Northmoor, St Denys Church
Northmoor, St Denys Church
St Denys is a 13th century church in a small Oxfordshire hamlet not far from the River Thames. Unlike many early medieval parish churches we actuallly know a fair bit about the origins of St Denys church at Northmoor.
Land in the manor of Northmoor was owned by the Abbey of St Denis in Paris, France, since the 11th century. The abbey's holdings at Northmooor were administered by the abbey's daughter house at Deerhurst in Gloucestershire.

Around 1145 the Abbey of Reading and the Abbey of St Denis clashed over who should have parochial rights for Northmoor village, and the matter was settled in favour of the French abbey. As part of the settlement, a separate parish of Northmoor was created, and the church that we see today was built shortly after 1148.

St John's College coat of arms
St John's College coat of arms
Derrhurst Priory continued to administer Northmoor church until the former was siezed by the crown as an 'alien abbey' (i.e. foreign owned). Thereafter the crown exercised the right of advowson over Northmoor until 1467 when Edward IV granted that right to Tekewsbury Abbey.

In 1555 Sir Thomas White, Lord Mayor of London, and the man most responsible for the building of St John''s College, Oxford, purchased the right to revenues of St Denys from the crown. This he used to add to the endowment of the college.

The strong link between St John's and Northmoor is mainted to this day and commemorated in the pair of armourial shields on either side of the east window, which bear the college arms. Another reminder of the link between St John's College and Northmoor is the set of 17th century altar rails. These were originally donated by Archbishop Laud to St John's College, and they were installed in the college chapel until 1843.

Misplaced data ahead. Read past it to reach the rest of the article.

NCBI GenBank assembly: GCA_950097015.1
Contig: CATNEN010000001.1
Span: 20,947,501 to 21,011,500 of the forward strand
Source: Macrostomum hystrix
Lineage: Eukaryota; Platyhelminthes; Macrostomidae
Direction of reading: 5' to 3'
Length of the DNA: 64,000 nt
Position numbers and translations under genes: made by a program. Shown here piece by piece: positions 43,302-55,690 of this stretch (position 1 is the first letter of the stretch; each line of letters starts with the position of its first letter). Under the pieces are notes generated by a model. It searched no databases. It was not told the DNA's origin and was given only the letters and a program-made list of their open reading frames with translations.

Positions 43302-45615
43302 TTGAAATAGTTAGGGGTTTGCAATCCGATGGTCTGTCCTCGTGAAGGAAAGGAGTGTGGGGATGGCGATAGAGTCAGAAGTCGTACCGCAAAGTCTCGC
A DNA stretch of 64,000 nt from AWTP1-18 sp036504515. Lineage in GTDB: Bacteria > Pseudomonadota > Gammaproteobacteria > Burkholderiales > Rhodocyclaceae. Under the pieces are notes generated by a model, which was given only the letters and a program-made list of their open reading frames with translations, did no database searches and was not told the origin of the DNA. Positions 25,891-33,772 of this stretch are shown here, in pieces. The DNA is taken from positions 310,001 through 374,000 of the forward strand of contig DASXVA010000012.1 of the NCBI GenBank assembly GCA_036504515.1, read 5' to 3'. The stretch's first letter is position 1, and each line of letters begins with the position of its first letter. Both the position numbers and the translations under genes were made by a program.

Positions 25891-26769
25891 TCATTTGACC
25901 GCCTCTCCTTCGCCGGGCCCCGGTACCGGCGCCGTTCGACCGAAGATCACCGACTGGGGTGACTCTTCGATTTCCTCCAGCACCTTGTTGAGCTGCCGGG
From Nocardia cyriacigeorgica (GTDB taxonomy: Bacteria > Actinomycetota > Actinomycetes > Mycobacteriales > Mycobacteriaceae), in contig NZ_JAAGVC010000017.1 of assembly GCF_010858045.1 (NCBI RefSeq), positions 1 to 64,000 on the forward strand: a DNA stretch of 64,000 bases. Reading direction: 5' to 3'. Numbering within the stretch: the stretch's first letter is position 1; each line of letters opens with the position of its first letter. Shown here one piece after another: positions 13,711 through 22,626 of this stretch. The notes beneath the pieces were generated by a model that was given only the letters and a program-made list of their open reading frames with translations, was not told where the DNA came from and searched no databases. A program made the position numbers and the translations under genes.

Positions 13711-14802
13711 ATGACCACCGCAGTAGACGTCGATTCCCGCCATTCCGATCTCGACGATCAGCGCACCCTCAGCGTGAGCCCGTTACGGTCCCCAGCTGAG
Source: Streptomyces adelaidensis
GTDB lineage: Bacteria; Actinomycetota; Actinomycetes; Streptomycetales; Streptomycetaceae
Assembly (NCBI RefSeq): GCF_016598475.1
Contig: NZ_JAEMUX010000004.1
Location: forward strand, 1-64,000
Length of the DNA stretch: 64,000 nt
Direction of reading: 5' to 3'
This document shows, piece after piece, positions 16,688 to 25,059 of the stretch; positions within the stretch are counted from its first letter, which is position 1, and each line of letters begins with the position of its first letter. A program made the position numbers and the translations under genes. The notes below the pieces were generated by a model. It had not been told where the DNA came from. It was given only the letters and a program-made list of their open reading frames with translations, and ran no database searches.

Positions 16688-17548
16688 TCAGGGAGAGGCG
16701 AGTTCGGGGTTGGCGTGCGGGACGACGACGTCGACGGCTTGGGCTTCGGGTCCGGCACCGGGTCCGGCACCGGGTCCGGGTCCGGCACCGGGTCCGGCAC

The church is composed of a nave with north and south transepts, chancel, west tower, and south porch. Most of the church dates to the period 1260-1280. In addition, there is a strange structure built onto the exterior of the north wall of the nave that is thought to be a pigeon loft. The Benedictine rule prohibited monks from eating strong meat but could occasionally eat pigeon pie, hence any sensible monk, like those administering Northmoor church, would have been keen to keep a supply of pigeons on hand.

The Early English font
The Early English font
The font is a simple tub shape in Early English style with an intriguing decorative carving that has been variously described as 'a simple sprig of leaves' and as a seven-stemmed fleur de lys. The latter would suggest a connection with the Abbey of St Denis in Paris, and it is possible that  the font came from France. Another reminder of the connection between Northmoor and St Denis is the modern oriflamme, a red pennon that hangs in the south transept.

The original oriflamme, which translates loosely as 'golden flame', hung in the abbey of St Denis in Paris. It was thought to protect the monarch and his men from evil and defeat. During the early medieval period it was carried into battle by French kings with great ceremony, a custom that was discontinued after it was carried into the Battle of Agincourt, where the French suffered massive defeat.

Sir Edmund Warcupp tomb, 1712
Sir Edmund Warcupp tomb, 1712
There are three memorials of note in the church, all in the north transept. The transept is cramped, and partly blocked by the organ. Immediately upon getting past the organ you see before you two floor level canopied niches, each containing an effigy in stone. To the right is an armoured knight, to the left is a lady. We do not know their identities, but it seems likely they belong to the family of More, who held the manor, and are possibly Sir Thomas More and his wife Isabel. The knight is described in the church brochure as a Knight Templar, though, since no further details are forthcoming you are left to wonder what that identification is based on. He is dressed in typical 13th century armour, with his feet resting upon a lion. The lady has much more subdued attire, but that is more than made up for by the wall paintings above her head. Here you see a well-preserved series of images which are thought to depict the lady being escorted to heaven by angels.

Between the More tombs is the tomb chest memorial to Sir Edmund Warcupp (d. 1712), a speak of the House of Commons and captain the Parliamentary army in 1659, who later switched sides and helped restore Charles II to the throne.

There are a number of excellent carved corbel heads throughout the church.